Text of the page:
by lining up his MLB just behind his nose tackle he dooms that guy to take one step to the playside, whereupon he is eaten by a guard who has no one lined up over him. Even if Michigan successfully plugs that hole they are crazy vulnerable to cutbacks and counters.I don't think this is exactly right. The problem with the play is not necessarily that Demens is too close to the line of scrimmage, rather that Michigan's defensive numbers and zone coverage dictated not only a decent gain but a tackle by the safety.
Smart Football likes to say, "football begins as arithmetic" (with depressing Michigan/Indiana tie-in!). Before this play even starts, Michigan is committing three deep safeties to an I-formation with two receivers--Courtney Avery, on the weakside of the play, is rolled down toward the line of scrimmage but because there are no receivers on his side of the field. Though it might look like more, Michigan is committing only six defenders to the box against seven Wisconsin blockers and a tailback. Cam Gordon and Jordan Kovacs are outside the box and covering flat zones (sort of, about which more later).
Important to note: on the strongside of play and inside the box, Michigan has four defenders (Martin, Roh, Ezeh, and Demens) versus four blockers (center, right guard, right tackle, and the fullback). The numbers are decidedly in Wisconsin's favor.
This is where my understanding of this play varies from MGoBlog's. Brian argues that, were Demens further off the line of scrimmage, somehow, the offensive guard who was given a free release wouldn't find him or would miss his block. Frankly, that's wishful thinking. Demens plugging the line at the point of attack by taking on the offensive guard is actually the best possible scenario. Ezeh will be charged with stuffing the fullback, which will necessitate either a cutback or a bounceout. Structurally, Michigan is still sound.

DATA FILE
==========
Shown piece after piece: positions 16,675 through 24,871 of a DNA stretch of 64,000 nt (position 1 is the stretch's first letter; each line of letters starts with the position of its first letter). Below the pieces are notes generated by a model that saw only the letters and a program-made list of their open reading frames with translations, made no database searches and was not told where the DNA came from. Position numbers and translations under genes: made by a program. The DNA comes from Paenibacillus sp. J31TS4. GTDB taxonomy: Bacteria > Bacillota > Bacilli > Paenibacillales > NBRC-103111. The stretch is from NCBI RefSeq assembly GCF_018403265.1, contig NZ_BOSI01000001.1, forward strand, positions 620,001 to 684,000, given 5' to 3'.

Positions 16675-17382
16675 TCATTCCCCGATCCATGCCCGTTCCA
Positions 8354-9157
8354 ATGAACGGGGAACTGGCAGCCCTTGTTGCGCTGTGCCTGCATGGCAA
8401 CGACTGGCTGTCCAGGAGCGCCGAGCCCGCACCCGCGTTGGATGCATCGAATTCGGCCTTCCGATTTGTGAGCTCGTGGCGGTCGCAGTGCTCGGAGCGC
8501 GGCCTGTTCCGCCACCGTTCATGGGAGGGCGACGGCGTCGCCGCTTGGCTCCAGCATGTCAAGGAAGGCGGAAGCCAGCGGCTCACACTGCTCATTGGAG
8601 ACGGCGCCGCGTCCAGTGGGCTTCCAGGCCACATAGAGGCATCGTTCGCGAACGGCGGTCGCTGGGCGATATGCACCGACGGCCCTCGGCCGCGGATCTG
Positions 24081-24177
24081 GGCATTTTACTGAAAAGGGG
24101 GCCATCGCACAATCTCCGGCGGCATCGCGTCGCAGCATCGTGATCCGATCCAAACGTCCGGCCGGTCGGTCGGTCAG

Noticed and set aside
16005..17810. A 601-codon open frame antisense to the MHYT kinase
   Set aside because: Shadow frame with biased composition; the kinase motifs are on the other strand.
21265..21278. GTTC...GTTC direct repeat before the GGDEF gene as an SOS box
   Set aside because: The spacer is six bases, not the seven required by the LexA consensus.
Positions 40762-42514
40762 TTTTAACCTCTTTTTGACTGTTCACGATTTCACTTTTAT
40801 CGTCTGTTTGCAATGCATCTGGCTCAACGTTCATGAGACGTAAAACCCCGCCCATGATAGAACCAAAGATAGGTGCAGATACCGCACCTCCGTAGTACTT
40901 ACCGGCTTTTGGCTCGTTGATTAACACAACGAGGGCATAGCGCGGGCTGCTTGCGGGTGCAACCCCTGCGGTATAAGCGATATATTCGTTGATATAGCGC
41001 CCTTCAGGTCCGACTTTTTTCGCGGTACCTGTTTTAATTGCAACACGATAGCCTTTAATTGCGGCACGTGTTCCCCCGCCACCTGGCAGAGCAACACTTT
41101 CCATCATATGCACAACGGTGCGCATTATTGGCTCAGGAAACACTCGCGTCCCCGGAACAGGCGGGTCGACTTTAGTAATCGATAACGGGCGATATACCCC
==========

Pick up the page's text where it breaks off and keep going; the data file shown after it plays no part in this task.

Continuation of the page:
The bigger issue with this play is that Michigan is playing zone coverage. Mouton and Kovacs are still frozen in place because they have to account for the pass. In Mouton's case, this is a function playing zone coverage and being assigned to the middle of the field. Kovacs, however, should be ripping down the line of scrimmage behind the offensive line right now. He can do this because Wisconsin didn't put any receivers on the weak side of the field allowing Avery to roll down and cover the overhang. So when the left guard releases his double team on Martin and starts to head upfield for Mouton...
The point of this is that it's not the alignment that's the problem. Moving Demens further from the line of scrimmage does not somehow remedy the fact that Wisconsin has a decided numbers advantage. Nor does it mean that he'll be able to read and react to a play that's designed specifically to flatten him. (What more could Demens do on this play from four yards deeper? Expecting him to completely shed a free-releasing offensive lineman is unrealistic and assumes that Michigan's players are supermen.) For this play to work, Wisconsin actually only had to block six of Michigan's defenders: Roh, Martin, and Van Bergen (all on the line), and Ezeh, Demens, and Mouton (the linebackers). Michigan essentially committed five players to the pass (the three deep safeties, along with Kovacs and Gordon at the Spur/Bandit positions). All of this despite the fact that Wisconsin had seven blockers.
This could have been remedied had Kovacs realized the shift in coverage when Wisconsin didn't put a receiver on his side of the field. But he failed to acknowledge it and instead completely took himself out of the play, acting as a redundancy overhang defender. So while I agree that this is probably an "incoherent defense", it's not the alignment of the linebackers on this play that causes the problem. Michigan is unwilling to test man coverage and, because of that, find themselves spread out and susceptible to the rush.